Martianus Capella (ca. 5th cent. AD) and Marcus Vitruvius Pollio (ca. 80–70 BC–ca. 15 BC)
Martianus Capella, De nuptijs philologiae et septem artibus liberalibus libri novem optime castigati (Lugduni, 1539)
Born near Carthage in North Africa, the Latin writer Martianus Capella is important for having bequeathed knowledge of ancient Greek music theory through his only known work De Nuptiis Philologiae et Mercurii. The early appearance of this popular didactic work in print editions such as this one fuelled the Renaissance interest in Pythagorean ideas concerning music and its relationship to the so called harmony of the spheres. De Nuptiis Philologiae et Mercurii ('On the Marriage of Philology and Mercury') is an allegorical fantasy in which seven bridesmaids, one for each of the arts, describe the arts they personify.
In his treatment of Music, Martianus Capella drew heavily on the Greek author Aristides Quintilianus (fl 3rd–4th century AD), although a Pythagorean discussion of music also occurs in Arithmetic and Astronomy.
De Nuptiis is also important as one of the earliest instances of the system of the seven liberal arts that from medieval times would structure western education. According to this system, music was grouped together with arithmetic, geometry and astronomy, thereby assuring music's position as a mathematical subject (the remaining three subjects were grammar, logic, and rhetoric).
As for Martianus Capella, the work of the Roman architect Vitruvius proved important as a conduit for earlier ancient Greek ideas concerning music and universal harmony. Comprising ten books and dedicated to Emperor Augustus, this is both Vitruvius's only known work and the only treatise on architecture to have survived antiquity. Rediscovered in 1414 by the Florentine humanist Poggio Bracciolini, numerous editions published over the subsequent 150 years helped confirm Vitruvius's place as a key source of ancient learning. Music and notions of universal harmony are alluded to at various points throughout the text.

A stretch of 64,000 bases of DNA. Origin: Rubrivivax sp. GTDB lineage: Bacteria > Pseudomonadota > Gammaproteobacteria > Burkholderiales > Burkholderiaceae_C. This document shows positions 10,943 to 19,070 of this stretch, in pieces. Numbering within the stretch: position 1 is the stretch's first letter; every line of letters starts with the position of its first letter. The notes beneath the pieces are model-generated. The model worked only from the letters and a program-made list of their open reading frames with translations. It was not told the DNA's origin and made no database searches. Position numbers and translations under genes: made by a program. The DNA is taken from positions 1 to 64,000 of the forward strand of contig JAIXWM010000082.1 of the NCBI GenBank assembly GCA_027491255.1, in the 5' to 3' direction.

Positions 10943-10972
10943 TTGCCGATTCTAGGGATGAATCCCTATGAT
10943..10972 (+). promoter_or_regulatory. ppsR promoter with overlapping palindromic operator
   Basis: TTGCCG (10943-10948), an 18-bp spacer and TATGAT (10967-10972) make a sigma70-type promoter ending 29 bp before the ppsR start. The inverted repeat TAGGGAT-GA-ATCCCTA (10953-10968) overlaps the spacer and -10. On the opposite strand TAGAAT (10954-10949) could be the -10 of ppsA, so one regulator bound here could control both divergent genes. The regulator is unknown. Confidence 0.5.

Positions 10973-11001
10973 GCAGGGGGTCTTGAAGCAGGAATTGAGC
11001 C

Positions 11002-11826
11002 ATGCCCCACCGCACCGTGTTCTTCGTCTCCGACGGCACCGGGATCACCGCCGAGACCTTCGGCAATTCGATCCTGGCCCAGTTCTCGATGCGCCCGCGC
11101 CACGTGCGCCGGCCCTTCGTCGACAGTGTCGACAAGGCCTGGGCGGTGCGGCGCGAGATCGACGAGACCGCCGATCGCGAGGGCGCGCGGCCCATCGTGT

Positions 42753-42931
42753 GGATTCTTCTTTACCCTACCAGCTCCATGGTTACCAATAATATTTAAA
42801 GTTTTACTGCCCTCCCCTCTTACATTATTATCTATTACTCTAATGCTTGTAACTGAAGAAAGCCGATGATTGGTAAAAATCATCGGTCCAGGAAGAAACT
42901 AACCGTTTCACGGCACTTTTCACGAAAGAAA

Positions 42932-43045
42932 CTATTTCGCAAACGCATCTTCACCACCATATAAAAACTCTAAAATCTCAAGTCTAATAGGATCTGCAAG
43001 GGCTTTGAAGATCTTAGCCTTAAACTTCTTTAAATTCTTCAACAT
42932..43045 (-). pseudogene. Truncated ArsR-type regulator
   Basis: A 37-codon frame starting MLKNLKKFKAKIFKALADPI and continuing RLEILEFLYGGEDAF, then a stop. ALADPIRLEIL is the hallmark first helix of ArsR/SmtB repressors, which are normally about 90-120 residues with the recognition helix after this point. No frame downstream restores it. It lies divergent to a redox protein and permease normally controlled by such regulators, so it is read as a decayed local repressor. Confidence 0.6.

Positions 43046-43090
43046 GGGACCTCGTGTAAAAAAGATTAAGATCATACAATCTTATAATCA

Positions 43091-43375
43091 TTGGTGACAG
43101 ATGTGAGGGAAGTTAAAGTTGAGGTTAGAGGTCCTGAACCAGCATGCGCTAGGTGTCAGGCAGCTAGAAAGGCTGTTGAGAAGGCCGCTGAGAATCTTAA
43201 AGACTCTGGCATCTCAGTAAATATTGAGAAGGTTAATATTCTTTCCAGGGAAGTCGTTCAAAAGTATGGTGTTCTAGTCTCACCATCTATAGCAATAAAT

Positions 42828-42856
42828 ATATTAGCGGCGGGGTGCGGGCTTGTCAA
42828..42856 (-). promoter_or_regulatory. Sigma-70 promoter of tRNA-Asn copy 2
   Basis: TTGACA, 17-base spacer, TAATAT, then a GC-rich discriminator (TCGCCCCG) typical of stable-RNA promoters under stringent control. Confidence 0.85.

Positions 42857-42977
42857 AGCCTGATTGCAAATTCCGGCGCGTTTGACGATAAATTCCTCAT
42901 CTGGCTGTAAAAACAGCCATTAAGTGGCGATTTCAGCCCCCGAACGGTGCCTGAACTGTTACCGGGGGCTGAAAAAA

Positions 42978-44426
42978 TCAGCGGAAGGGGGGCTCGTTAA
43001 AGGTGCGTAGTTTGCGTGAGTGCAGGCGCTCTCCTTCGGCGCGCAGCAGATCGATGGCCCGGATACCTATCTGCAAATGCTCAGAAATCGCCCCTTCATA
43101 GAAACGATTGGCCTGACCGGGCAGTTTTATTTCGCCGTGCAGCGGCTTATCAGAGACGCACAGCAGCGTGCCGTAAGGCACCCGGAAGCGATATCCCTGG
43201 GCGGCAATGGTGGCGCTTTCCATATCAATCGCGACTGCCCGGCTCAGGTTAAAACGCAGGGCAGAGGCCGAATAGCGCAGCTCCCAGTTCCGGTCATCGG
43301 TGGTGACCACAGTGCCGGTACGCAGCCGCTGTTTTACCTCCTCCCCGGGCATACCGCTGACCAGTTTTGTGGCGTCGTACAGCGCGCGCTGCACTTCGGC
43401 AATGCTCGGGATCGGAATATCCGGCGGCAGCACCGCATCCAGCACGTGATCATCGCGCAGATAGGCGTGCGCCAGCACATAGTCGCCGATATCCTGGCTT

Owing to the fact that Vitruvius's original illustrations had not survived, the woodcuts that occur through this edition are derived from the text. This diagram relates to theatre construction (v.3–9) where a brief summary of Aritoxenian harmonic theory provides the background for a discussion of vases designed to resonate to various musical notes. Vitruvius explained that such vases had served as acoustical enhancements in many theatres in Greece and Italy.
Vitruvius's belief that the proportions of the human body provided a universal model of beauty applicable to architecture was adapted by renaissance architects who proposed a corresponding universal model based on Pythagorean ratios.
The last book of De architectura, in which Vitruvius describes construction of a water organ, was of particular interest to Athanasius Kircher and Gaspar Schott in their discussions of music.